Drawing by Peter Senge, author of the Fifth Discipline, The Art and Practice of the Leadership Organization
I was introduced to Thinking in Systems by Donella Meadows back in the 90’s. Applying her principles of sustainable stewardship was a challenge. It took me five years from 2004 – 2009 to downsize and transition into a simpler, minimal resource, substantive lifestyle.
“Systems thinking is a management discipline that concerns an understanding of a system by examining the linkages and interactions between the components that comprise the entirety of that defined system.” Fixing one part doesn’t cut it. Hence, why it took me so long.
For tiny house on wheels designers, builders, dwellers and enthusiasts, that means examining all parts of your tiny house design, your lifestyle needs, and understanding the impact and interactions between your environmental, social, cultural and economic responsibilities.
It was not until 2012, after several workshops and fundraising that I began to design and build the Silver Bullet Tiny House.
At tiny house festivals, tours and my workshops I am constantly asked how I did it. There is much information here in the website archives and I also wrote about my journey and gave details about my build in my first e-book, Living the Sustainable Lifestyle. My second e-book, Living the Sustainable Lifestyle Workbook is the playbook that will, through a series of exercises, help you design your own sustainable lifestyle. And I guarantee you, it won’t take 5 years, like it did me. You can do it in ten weeks because I have made all the mistakes, done the research and can help you do it.
My life is still a work in progress and my Silver Bullet Tiny House has gone through many changes evolving as I go to a more efficient, zero-waste, all renewables, off-grid functional home that is mobile, safe and free of fossil fuel dependencies.
Here are some useful reduction tips and tricks I used to lower my carbon and water footprint. After calculating my wattage usage for my few appliances and electronics, it was easier to find a renewable energy solution. These simple practices and others have saved me considerable time and money, giving me greater opportunities to socialize and travel while saving the planet for my child and her children and other generations to come.
• I save 35 gallons of potable water a day (at my age 5 flushes @7 gallons per), or 12,800 gallons per year with a compost toilet. By composting your organic material, you are able to sequester 80 pounds of carbon into usable fertilizer. Read Humanure, a great handbook.
• With 3 ‘military showers‘ a week you can reduce your water usage to 6 gallons a week or 312 gallons a year. I will warn you, it takes a couple of weeks to perfect your technique!
The average American uses 32,850 gallons of water a day, I reduced my total water usage to 1,900 gallons per year and I believe you can too!* (That includes my consumption in juice or water of 2 gallons a day.)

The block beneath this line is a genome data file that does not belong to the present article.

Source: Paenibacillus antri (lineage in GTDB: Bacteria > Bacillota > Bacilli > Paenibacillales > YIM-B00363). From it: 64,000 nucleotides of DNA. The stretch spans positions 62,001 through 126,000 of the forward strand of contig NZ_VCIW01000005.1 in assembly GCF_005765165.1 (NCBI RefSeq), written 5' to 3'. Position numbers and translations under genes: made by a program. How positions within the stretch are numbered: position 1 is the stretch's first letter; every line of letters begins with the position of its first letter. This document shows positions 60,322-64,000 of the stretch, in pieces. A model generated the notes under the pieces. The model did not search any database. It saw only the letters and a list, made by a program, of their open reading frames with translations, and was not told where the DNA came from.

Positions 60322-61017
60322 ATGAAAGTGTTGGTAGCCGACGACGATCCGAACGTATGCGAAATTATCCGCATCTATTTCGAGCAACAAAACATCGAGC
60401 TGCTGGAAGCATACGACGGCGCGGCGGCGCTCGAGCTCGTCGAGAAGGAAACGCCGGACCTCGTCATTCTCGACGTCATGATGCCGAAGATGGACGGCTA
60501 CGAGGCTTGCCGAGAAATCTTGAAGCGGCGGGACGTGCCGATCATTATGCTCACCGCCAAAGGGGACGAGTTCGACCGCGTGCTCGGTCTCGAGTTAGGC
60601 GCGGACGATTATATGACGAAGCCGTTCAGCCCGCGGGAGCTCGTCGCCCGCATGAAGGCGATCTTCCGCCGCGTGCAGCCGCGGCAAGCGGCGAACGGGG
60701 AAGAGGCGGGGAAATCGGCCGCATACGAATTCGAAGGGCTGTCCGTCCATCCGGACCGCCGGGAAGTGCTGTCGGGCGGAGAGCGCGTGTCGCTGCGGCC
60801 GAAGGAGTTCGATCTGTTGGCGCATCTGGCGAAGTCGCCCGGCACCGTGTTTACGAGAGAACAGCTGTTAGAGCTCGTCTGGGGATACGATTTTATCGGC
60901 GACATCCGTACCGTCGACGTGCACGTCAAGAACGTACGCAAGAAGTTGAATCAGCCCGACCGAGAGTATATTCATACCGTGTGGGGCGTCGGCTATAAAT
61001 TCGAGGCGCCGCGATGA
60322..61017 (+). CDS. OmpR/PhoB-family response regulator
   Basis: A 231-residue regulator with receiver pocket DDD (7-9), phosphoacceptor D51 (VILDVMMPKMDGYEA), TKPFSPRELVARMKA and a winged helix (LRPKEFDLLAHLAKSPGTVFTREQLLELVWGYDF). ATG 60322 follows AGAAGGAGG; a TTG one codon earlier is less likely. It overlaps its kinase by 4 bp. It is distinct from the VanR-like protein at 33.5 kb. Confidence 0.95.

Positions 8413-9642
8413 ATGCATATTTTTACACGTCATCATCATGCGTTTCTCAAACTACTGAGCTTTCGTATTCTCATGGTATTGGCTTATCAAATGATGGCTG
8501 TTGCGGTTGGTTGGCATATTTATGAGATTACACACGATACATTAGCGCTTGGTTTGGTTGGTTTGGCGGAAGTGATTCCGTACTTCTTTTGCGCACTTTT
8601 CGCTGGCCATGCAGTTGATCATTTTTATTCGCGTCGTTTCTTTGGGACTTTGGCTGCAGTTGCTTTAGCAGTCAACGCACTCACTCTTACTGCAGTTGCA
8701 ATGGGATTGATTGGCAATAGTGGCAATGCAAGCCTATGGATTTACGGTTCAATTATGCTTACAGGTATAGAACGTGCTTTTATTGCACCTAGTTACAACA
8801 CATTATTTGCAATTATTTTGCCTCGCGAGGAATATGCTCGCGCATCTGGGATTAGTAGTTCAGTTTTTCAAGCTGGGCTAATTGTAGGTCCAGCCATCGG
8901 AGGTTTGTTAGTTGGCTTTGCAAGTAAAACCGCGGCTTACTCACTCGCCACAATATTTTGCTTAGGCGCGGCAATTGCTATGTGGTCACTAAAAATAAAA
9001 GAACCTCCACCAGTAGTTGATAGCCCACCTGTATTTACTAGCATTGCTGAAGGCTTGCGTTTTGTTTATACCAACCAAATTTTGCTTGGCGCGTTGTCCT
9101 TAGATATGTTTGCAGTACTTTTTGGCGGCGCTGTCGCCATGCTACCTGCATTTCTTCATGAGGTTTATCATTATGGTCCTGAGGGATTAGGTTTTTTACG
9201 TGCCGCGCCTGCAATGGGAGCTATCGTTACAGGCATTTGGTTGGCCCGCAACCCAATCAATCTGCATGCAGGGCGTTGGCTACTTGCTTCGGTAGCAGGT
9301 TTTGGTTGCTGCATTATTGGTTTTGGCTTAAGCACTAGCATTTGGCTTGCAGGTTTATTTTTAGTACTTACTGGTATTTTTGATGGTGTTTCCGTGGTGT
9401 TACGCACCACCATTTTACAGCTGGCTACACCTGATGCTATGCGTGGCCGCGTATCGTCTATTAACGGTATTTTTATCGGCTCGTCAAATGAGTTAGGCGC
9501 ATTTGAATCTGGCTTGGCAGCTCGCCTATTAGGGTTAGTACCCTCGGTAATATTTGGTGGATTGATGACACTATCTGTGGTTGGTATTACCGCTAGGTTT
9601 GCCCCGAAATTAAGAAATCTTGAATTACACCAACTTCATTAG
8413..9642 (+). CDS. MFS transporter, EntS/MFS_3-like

• 90% of my evening lighting comes from solar sources, the remaining lights are 12V LED’s.
• 70% of the year I cook on my Biolite grill/stove which charges my electronics while I cook, make hot soup or tea. The other 30% I use a toaster oven and small electric one burner unit. Making cold press coffee is not only healthier for you, but saves considerable energy.
• I have had two generations of wood-burning stoves, even as small at 12″ square and they were both too hot for my 34R value building envelope in 148 SF tiny home on wheels. Currently I am using a small electric unit which only requires evening usage during the Fall, and all day usage during the winter in New England. I am still searching for an even smaller wood stove (I like seeing logs burn, even tiny ones!) or other evolved heating solutions.
• I have reduced my appliances to a toaster oven, small burner unit, a tiny refrigerator, my 4 gallon water heater, my 12V pump and the occasional use of my VitaMix, which allows me to get by with a 2000W solar system.
• I maintain an exterior organic garden and a vertical garden (herbs and lettuce) that uses water that I harvest from rain. A 10′ x 12′ garden plot requires 74 gallons of potable water per week. By water harvesting, I save up to 3,500 gallons of potable water per year! This obviously is adjusted based on rain, your water harvesting system storage size, etc.
Although these are just a few sustainable tips and tricks I utilize, a more extensive design and strategic plan can be found in my handbook.
Next week I will go into more details about that calculation and my clean energy solar solution for the Silver Bullet Tiny House.
*This does not include indirect water consumption for other environmental services. For example, how much water it takes to grow the vegetables I eat, make the t-shirt I’m wearing, etc.